Experimenting with Fashion - A Capelet Dress

My list of projects is seemingly unending, with the latest variation of the "fabric" project resulting in an experiment in "fashion". The dress seen depicted here is a tube dress for my girlfriend that I had made from a piece of custom elei that I commissioned from a local elei artist. Elei is the local art of block or screen printing Samoan or Island motifs on fabric, often in imitation of the ancient Samoan art of wooden block printing of siapo.

This tube dress variation is a tube dress with a capelet made of the same material. I was disappointed with the quality of work by the seamstress at Marie's Sewing Shop in Nu'uuli, but I was too pressed for time to get the dress on a flight to Apia to send to my girlfriend that after having the seamstress redo it once I just couldn't wait another day for her to try again to meet me even halfway on my expectations. More on that later.

The key to the current experiment with fabric is to see what the market is for stretchy synthetics and stretchy cottons that are printed with Samoan designs and floral designs. I was personally disappointed with the way this fabric turned out because it wasn't what I had discussed with the person who did the printing, but done is done and I was in a rush to get the fabric to a seamstress to see if the material could be turned into a dress. Haste makes waste, but since this plain white stretchy synthetic material is both in good supply and locally available I wasn't stressed. I could always buy more and then take it to be printed differently. It is, after all, a learning process.

I learned that I have to be more specific and more particular when communicating my requirements. I learned that giving someone an actual picture of what I want is not a guarantee of any sort of what they'll produce for me. I learned that seamstresses are people too and I'll have to be even more openly critical and downright mean the next time a seamstress tries to pass off poor workmanship to me because I'm a guy. I learned that even when you don't get what you want, someone will probably be willing to pay for what you got.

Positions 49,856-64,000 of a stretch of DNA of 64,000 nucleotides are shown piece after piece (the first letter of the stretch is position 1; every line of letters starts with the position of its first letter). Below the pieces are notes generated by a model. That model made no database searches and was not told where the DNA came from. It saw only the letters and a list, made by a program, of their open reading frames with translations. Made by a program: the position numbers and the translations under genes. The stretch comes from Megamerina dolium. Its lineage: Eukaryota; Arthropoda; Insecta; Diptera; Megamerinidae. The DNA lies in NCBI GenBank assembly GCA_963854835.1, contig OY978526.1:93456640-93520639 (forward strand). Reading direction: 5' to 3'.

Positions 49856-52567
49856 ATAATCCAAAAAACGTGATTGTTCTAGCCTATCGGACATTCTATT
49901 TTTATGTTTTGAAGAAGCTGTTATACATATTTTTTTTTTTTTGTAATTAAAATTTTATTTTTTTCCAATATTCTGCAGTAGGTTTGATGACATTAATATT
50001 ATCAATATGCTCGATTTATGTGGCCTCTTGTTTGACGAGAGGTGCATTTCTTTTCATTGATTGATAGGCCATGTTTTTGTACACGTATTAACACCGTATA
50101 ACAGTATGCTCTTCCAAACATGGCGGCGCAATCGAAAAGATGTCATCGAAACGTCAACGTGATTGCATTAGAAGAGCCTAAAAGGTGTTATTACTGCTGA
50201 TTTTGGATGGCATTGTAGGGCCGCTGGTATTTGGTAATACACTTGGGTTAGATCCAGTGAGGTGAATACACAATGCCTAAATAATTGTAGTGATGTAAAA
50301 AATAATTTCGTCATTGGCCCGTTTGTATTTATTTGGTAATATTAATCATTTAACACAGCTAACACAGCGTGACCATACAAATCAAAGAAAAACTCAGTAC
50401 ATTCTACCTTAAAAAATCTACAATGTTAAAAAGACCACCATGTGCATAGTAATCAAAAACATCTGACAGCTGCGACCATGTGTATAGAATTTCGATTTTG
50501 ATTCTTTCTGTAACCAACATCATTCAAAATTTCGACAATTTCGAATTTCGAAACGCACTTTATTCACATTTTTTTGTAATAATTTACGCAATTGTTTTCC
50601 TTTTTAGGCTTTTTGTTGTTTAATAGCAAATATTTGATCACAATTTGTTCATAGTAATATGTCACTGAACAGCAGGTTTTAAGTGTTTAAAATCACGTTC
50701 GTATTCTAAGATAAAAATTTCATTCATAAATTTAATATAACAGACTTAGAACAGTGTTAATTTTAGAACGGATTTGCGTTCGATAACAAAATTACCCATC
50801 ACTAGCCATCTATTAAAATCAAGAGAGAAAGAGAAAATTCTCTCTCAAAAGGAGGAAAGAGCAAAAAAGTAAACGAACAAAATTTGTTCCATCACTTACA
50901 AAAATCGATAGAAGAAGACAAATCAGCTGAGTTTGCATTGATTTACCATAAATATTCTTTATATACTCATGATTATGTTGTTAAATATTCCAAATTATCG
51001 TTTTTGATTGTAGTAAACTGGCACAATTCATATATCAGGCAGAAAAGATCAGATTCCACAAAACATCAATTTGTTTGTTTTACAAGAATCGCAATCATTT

Anyhow, back to the story of the sewing. I actually commissioned two dresses, both tube style dresses using the same material. The first dress, depicted, had a capelet, the second dress did not. The dress with a capelet had a lot of problems when it was first presented to me. The sewing was poorly finished and uneven and the fabric wasn't properly hemmed and the edges of the interior seams weren't sewn up to prevent unraveling, etc. The worst though was that it wasn't a tube dress, I was presented with a dress that very lightly flared out from just below the bust to just above the knees and the seamstress I was working with had trouble grasping the concept of "stretchy fabric" even while she was sewing with it. Oh well, I pointed out the changes I wanted made and she made them, it seems, rather grudgingly because the quality of the sewing actually got worse. I'm going to get the dress back in a week or so to have her redo it, for free. But this dress, being a test of concept and design, it wasn't important that it be perfect. I was much stricter about the second dress and actually had her redo it while I waited when she tried to pass of poor workmanship again as a job well done. Thanks to the other seamstress at Marie's who intervened on my behalf and instructed the seamstress I was working with to do a better job.

Would I recommend Marie's sewing shop? Maybe, maybe not. The prices are really good - $18 for men's shirts, and $25 for women's dresses (not including fabrics). Be firm and don't accept shoddy work. Explain clearly what you want and bring a Filipino translator if you want anything more than something standard done.